Exercise-induced purpura: our advice to prevent it

What is exercise-induced purpura?

Sometimes, after a hike, some walkers get red patches on the feet, ankles and/or calves.

Initially, it is often assumed to be caused by an allergic reaction (to the socks or shoes worn), but in the majority of the cases studied*, it turns out that we are in fact dealing with exercise-induced purpura.

What is exercise-induced purpura?

The condition has only recently been recognised, while it is still largely unknown to the general public. Moreover, it is still not uncommon for doctors, who do not specialise in dermatology, to be ill-informed on the subject. Exercise-induced purpura is also known as exercise-induced vasculitis, marathon runner's vasculitis or golfer's rash (especially in Australia) for reasons you will discover...

It is characterised by the appearance of skin lesions similar to those seen after strenuous exercise (such as an ultra marathon). Symptoms vary with subjects sometimes complaining of pain or a burning sensation.

When does it occur?

Multiple factors can contribute to the emergence of this condition:

- a long walk particularly in the mountains or on rough terrain;

- a rather high outdoor temperature;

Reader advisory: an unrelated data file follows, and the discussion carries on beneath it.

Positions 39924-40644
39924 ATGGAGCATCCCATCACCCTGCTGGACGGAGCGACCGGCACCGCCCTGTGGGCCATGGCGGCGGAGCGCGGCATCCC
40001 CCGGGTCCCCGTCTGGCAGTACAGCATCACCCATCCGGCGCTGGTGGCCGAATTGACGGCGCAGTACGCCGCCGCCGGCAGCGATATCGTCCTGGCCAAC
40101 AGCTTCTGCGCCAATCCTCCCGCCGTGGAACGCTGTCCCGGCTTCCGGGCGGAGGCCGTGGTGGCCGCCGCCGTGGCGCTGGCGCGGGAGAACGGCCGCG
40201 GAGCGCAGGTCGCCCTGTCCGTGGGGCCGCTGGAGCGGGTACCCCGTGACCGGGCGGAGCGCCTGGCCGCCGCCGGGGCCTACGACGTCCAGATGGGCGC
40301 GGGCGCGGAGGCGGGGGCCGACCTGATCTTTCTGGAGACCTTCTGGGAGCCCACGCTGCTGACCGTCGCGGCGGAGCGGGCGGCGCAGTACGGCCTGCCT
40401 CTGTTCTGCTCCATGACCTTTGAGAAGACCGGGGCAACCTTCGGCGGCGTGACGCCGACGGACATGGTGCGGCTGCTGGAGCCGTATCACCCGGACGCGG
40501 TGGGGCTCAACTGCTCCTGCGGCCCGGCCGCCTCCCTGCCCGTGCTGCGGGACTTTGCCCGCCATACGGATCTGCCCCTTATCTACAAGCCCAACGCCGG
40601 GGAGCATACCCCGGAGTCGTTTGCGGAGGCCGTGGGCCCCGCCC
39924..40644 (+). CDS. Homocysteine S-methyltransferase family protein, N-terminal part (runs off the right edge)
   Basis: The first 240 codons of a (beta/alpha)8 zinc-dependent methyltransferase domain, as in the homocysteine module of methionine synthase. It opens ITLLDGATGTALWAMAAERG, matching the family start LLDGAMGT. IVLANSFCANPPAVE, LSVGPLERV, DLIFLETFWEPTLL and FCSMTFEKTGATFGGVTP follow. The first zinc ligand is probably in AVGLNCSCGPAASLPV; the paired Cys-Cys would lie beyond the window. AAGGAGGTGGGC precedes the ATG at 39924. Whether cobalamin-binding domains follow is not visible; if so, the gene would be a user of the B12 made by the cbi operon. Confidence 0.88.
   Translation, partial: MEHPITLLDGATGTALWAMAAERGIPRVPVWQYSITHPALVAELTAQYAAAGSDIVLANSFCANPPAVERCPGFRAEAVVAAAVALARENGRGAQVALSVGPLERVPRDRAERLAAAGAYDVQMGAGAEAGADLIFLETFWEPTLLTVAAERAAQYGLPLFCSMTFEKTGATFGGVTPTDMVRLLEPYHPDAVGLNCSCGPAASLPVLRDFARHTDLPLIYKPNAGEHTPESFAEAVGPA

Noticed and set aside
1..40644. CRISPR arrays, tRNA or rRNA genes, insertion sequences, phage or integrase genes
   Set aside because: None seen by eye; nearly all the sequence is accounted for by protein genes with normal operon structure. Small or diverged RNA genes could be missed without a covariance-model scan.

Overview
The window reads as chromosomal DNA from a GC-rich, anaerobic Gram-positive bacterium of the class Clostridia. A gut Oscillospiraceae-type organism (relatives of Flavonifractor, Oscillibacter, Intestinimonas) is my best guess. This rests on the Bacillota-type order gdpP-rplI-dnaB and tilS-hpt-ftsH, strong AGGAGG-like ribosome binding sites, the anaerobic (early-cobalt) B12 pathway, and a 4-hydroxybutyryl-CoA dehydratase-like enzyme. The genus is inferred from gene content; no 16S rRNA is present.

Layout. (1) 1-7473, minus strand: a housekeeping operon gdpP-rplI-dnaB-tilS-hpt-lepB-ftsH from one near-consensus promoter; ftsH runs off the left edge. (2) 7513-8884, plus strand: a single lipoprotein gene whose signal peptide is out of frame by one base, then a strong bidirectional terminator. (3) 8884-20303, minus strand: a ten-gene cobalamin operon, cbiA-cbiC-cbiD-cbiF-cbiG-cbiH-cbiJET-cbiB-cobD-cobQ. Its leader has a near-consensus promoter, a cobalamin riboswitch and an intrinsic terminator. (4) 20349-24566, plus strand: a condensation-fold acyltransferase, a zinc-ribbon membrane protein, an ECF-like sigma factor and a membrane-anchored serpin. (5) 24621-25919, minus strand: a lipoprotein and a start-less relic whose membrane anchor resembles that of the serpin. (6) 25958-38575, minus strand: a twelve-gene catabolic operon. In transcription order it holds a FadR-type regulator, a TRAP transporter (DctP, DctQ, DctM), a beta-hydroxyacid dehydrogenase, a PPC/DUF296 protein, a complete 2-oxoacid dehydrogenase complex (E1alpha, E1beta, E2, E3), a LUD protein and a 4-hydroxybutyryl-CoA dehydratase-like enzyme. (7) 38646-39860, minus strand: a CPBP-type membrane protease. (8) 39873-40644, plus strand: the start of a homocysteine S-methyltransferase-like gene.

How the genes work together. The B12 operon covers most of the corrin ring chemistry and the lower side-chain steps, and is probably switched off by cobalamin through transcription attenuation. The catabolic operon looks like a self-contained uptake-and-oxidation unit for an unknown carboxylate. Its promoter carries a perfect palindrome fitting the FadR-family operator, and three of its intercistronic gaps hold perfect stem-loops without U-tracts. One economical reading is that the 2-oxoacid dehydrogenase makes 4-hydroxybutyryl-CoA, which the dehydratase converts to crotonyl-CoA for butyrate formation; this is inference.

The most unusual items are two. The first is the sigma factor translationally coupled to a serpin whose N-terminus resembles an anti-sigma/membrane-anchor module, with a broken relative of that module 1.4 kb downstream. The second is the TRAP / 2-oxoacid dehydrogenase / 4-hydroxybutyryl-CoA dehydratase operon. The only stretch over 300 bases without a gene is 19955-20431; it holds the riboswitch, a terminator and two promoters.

- we also note that it is more prevalent in women

Indeed, prolonged exercise involves significant energy expenditure, elevated muscle temperature (up to 41°C), vasodilation, a build-up of lactic acid, increased blood viscosity, inflammation, and muscle and skin lesions. These factors can result in a microcirculatory deficiency.

It can also suddenly occur in hikers with no prior medical history. Once you've suffered one episode, you are more likely to experience further relapses.

Can it be avoided?

There is no known treatment. Depending on the individual patient, treatment may include wearing compression stockings, taking vasoconstrictor medication or the administration of corticosteroids to help blood flow. We recommend consulting a dermatologist in order to find the most suitable treatment.

Good to know

Purpura can sometimes be confused with erythema. This common skin inflammation also causes rashes.

To tell the difference, you can carry out the following test: press on the lesion using a glass (spectacle lens, magnifying glass, transparent glass cup etc.). If the rash disappears, it is probably erythema (confirm with your doctor) and not purpura. 

Article drafted in consultation with Dr A. A. Ramelet, a dermatologist in Lausanne, who conducted studies on the subject and has written the following medical publications in particular.  

* Every summer, our product design teams get a number of notifications from customers who experience red patches on their skin following a hike. In this case, the socks used are sent away to undergo toxicological tests to assess whether they could be the cause of an allergic reaction. To date, the returned toxicological reports have always produced negative results, leading us to conclude that it is caused by exercise-induced purpura.

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